My family spent Christmas break in New Orleans. We were in the French Quarter on New Year’s Eve. We’d just dined at Mr. B’s, wandering among the daiquiri-clutching revelers competing for Mardi Gras beads along Bourbon Street when we ran into one of our favorite street dancers. His face was covered in metallic gold paint matching a metallic outfit and mechanical robot dance moves. He has a small battery-powered speakers blasting popular radio hits. He accepted small donations from the crowd of tourists.
A nice crowd had surrounded him to watch his performance. He was in the middle of an industrial interpretation of Sai’s “Gangnam Style” when he was rudely interrupted by a pack of New Orleans police officers who ordered him to move because he did not have a license.
When the crowd started to “BOO” the police, the dancer cut them off. “They are just doing their jobs,” he cautioned, diffusing the situation but leaving more than a few of us still miffed at the police. As my daughter remarked the next morning: “They really know how to mess up a good time.”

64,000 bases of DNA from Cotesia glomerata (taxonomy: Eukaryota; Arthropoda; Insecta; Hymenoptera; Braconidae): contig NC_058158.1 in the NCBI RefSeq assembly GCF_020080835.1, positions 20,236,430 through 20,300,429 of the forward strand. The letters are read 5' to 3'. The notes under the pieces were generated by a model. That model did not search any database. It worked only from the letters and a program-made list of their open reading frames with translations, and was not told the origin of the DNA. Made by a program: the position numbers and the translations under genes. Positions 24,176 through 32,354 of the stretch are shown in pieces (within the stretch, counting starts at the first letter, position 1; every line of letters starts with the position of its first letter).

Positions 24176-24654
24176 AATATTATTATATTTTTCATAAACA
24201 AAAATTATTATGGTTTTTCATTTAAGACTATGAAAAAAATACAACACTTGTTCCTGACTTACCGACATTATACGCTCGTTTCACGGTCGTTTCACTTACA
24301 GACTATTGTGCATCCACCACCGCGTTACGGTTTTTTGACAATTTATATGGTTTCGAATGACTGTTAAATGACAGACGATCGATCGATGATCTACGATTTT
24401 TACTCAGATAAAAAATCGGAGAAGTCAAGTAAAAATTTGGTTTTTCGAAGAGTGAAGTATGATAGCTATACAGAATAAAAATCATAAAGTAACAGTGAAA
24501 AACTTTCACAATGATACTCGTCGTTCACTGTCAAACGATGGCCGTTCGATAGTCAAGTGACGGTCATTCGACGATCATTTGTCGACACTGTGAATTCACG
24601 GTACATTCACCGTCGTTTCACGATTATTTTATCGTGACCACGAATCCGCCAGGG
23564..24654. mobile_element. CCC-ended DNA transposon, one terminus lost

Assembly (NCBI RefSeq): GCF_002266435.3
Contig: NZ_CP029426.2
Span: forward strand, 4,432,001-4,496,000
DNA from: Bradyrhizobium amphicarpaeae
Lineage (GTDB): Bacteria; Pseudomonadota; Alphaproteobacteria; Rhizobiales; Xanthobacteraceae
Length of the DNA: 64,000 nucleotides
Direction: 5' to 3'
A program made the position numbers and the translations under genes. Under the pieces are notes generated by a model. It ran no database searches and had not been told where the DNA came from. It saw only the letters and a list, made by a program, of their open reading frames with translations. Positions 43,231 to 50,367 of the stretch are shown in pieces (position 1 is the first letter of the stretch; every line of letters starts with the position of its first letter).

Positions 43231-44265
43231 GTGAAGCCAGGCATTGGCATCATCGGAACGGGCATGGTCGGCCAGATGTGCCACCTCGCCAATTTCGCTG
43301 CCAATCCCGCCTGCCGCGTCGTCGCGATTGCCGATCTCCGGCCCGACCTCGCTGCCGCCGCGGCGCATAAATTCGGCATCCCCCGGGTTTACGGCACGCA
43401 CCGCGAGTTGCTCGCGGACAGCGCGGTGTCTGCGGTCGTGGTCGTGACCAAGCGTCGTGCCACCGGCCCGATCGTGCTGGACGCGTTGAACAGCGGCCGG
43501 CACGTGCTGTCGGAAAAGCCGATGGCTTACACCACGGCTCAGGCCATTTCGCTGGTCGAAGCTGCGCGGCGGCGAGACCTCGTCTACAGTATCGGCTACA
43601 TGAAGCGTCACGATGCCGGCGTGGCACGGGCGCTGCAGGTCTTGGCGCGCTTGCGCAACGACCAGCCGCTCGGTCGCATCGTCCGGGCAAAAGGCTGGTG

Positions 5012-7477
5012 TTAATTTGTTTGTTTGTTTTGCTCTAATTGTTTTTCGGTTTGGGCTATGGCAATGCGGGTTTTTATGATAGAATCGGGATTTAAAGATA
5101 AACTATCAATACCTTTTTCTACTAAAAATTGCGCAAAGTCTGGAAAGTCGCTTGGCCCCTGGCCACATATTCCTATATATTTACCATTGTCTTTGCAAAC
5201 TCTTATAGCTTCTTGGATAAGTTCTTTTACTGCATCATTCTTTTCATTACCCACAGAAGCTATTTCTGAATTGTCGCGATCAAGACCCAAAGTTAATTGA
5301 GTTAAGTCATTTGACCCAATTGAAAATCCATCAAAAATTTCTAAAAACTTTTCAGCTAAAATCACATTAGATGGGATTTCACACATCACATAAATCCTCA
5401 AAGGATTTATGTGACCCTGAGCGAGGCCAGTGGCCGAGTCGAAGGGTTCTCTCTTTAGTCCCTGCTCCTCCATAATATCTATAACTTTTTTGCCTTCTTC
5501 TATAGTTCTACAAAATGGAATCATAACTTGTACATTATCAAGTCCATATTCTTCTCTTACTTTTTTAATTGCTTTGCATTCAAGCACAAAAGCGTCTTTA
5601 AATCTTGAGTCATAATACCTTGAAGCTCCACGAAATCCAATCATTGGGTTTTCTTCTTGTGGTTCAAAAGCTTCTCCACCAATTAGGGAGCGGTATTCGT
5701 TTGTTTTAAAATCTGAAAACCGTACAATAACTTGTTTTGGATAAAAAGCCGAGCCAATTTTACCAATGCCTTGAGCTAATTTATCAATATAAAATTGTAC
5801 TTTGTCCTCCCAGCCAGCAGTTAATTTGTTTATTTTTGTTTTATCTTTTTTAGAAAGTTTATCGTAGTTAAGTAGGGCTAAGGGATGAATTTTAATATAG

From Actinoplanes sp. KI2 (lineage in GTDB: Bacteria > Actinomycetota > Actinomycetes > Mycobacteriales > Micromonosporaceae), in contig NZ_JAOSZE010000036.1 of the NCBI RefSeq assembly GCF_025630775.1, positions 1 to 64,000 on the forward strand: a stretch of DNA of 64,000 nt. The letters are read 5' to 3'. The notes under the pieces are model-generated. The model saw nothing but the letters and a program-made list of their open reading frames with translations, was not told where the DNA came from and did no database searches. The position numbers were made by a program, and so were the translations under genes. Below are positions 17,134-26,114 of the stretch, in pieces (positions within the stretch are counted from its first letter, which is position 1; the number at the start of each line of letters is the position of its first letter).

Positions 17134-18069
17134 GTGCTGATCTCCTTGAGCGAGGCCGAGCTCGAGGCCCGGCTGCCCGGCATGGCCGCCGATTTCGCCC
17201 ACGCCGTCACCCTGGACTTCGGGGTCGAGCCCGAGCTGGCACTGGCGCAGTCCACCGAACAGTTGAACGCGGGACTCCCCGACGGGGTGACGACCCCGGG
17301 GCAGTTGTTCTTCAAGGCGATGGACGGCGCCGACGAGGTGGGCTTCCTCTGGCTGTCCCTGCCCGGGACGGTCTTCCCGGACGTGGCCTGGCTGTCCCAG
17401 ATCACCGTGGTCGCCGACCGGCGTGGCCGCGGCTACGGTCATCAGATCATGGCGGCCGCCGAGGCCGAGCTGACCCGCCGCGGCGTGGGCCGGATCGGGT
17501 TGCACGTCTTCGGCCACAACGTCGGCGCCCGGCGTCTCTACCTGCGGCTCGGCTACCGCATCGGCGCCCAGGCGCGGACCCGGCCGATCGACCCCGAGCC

I made parallels to the crackdown on indigenous culture in Washington, D.C. last last year in a 2012 essay about the war on New Orleans street performance art, “Are Gentrified Cities Too Greedy?”
I quote a Nola radio call in listener who called into a show on which I was a live guest last summer. The caller was furious about the police crackdown. “They want to turn this place into a big ole Disney Land,” he thundered. ” They can’t do that. That’s our blood that spilled on Congo Square!”
I am still trying to find a name for this talented street dancer from NYE 2012. But I was able to find this youtube video below, you can see him performing another date and time but also it looks like he’s in the French Quarter)